MAG-31 receives new CO
By Cpl. Justin M. Boling
| | July 29, 2011
Colonel Michael Cederholm, the Marine Aircraft Group 31 commanding officer, and Col. David Robinson, the outgoing MAG-31 commanding officer, recieves the Marine Corps colors in front of the Marines from the multiple Marine Corps F/A-18 squadrons July 22, aboard Fightertown. Cederholm takes control of a full house with all of the squadrons currently in garrison, which is a rare occurrence with the rapid training and deployment schedule.
Colonel David Robinson, the outgoing Marine Aircraft Group 31 commanding officer, speaks to the Marines of the multiple Marine Corps F/A-18 squadrons July 21, aboard Fightertown. He relinquished command of the squadron to Col. Michael Cederholm, the MAG-31 commanding officer, July 22 on the flightline.
Colonel David Robinson, the outgoing Marine Aircraft Group 31 commanding officer, prepares for his last flight in a F/A-18 Hornet July 21, aboard Fightertown. His 24-year-long career ends almost symbiotically with the retirement of an aircraft he has flown since the beginning.
MARINE CORPS AIR STATION BEAUFORT, S.C. -- Colonel David Robinson relinquished command of Marine Aircraft Group 31 to Colonel Michael Cedarholm July 22 on the flightline.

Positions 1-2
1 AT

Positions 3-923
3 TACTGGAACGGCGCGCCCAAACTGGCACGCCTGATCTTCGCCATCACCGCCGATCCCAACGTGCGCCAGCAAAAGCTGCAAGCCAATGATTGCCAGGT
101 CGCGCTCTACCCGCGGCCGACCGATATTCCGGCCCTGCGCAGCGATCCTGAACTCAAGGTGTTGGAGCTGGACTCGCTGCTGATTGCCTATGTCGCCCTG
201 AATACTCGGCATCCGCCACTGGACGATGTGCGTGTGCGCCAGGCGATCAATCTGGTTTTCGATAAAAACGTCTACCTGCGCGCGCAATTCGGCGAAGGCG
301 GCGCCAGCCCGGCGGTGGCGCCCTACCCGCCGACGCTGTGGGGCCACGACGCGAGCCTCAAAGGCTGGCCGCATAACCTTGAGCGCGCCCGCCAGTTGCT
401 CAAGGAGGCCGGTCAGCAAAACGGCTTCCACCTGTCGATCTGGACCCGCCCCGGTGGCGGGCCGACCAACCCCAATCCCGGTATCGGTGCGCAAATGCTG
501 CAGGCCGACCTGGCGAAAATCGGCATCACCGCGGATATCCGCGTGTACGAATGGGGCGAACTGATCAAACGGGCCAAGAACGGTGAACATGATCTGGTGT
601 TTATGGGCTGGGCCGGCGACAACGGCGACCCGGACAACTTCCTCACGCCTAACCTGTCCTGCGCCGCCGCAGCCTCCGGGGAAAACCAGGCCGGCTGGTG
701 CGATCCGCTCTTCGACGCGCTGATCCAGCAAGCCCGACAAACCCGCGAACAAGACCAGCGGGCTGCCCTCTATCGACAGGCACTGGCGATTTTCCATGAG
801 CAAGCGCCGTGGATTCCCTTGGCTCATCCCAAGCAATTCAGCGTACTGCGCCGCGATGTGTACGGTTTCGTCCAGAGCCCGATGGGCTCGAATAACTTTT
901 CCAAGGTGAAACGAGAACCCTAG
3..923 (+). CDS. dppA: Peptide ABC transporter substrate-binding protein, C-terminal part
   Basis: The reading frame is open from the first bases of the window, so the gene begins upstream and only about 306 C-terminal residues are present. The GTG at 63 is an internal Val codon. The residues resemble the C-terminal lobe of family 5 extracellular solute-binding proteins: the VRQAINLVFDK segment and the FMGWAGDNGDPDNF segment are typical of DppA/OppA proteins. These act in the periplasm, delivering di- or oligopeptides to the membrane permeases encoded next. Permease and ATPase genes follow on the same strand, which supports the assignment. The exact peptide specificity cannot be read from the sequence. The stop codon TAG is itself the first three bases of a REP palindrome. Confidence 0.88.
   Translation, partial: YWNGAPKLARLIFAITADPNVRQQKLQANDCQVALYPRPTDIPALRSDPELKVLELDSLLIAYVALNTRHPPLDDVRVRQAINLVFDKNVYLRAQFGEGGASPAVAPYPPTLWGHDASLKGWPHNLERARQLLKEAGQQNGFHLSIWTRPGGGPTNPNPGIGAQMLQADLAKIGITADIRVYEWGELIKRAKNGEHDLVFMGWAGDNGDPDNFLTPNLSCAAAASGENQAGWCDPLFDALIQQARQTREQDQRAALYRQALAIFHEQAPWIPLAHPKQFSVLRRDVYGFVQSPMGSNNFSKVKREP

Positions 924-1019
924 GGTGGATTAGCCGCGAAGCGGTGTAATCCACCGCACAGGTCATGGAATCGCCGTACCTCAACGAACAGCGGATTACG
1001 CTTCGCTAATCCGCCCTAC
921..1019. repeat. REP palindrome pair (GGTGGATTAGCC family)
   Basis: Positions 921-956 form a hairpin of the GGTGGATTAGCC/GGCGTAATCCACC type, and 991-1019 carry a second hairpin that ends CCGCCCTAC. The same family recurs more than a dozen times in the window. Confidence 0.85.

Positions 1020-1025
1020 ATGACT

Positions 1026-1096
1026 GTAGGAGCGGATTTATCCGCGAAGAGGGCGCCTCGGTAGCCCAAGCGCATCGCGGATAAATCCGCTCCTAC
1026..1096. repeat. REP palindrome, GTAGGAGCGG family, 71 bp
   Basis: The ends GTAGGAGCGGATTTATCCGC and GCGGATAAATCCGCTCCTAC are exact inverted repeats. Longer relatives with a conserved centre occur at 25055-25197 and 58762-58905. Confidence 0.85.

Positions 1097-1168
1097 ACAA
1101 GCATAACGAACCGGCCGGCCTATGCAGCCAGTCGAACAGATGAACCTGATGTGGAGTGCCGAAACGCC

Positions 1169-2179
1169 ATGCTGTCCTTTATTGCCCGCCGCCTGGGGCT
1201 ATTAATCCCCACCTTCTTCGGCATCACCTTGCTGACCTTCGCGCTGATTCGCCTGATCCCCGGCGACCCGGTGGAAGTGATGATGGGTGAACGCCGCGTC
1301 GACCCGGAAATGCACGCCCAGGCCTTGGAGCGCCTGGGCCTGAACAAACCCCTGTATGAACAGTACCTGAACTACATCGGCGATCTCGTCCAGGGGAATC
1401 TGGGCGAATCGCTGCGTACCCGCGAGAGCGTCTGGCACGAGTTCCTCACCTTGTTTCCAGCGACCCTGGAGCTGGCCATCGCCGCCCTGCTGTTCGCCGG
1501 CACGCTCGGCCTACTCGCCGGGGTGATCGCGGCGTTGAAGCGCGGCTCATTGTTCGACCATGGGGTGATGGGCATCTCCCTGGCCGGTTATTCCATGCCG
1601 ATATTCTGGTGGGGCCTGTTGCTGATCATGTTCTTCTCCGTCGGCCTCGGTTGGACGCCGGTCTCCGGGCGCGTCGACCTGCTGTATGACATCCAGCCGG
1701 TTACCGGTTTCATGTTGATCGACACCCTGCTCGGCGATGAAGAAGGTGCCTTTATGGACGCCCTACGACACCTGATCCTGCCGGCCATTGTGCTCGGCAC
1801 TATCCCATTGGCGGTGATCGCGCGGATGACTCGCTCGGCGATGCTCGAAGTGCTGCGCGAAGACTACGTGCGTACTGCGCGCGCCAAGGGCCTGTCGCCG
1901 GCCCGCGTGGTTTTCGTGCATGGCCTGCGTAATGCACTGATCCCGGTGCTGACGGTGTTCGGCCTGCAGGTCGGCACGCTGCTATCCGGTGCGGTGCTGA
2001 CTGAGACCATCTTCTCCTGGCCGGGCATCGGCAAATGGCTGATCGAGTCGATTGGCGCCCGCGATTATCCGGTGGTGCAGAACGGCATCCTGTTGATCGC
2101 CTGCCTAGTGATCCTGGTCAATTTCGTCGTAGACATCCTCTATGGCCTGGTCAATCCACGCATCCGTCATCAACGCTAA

Marine Aircraft Group 31 serves as the higher headquarters and provides leadership to the multiple F/A-18 Hornet squadrons of Marine Corps Air Station Beaufort. As the commander of the group, Cedarholm will provide leadership to the squadron’s commanders and the Marines who support day-to-day operations. “Over the last two years no squadrons have deployed more and completed more missions and goals than the Marines of MAG-31,” said Major General Jon Davis, the 2nd Marine Aircraft Wing commanding general. “I cannot tell you how proud I am of what this squadron and its Marines have been able to accomplish.” During his tenure, Robinson led the MAG through almost continuous deployments aboard ships and on the ground in support of Operation’s Iraqi and Enduring Freedom, in addition to, taking part in numerous training exercises throughout the Western Pacific. “I have had the opportunity to lead the greatest group of Marines, who were ready to perform all tasks and missions set in front of them,” said Robinson. “I have been truly blessed to have such skilled squadrons, commanders and staff.” The skilled maintenance Marines and pilots have managed to be successful despite numerous obstacles. Regardless of the challenge the squadrons have managed to fight on and accomplish the tasks at hand, proving all the time that good Marines-make great leaders. “The Marines of this squadron have served from the pitching decks of aircraft carriers and the god forsaken sand and dirt of far off distant deserts to support the Marines on the ground in Afghanistan,” said Cederholm. “I could not be more honored and proud to take command of such a great group of Marines.” Robinson served with Cederholm in previous commands and based on those experiences he is confident Cederholm will bring new experience for MAG-31 to use and learn from. “I know that the group is left in the skilled hands of Col. Cederholm,” said Robinson. “My family and I have served with the Cederholm’s and have been close friends for the last 12 years, and I am very confident that he will do great things.” Though a new hand guides MAG-31, affectionately known as, “the sucker punch of the south”, it will not lose its wallop, instead it will continue to deliver the same effective mission completion that it has always provided.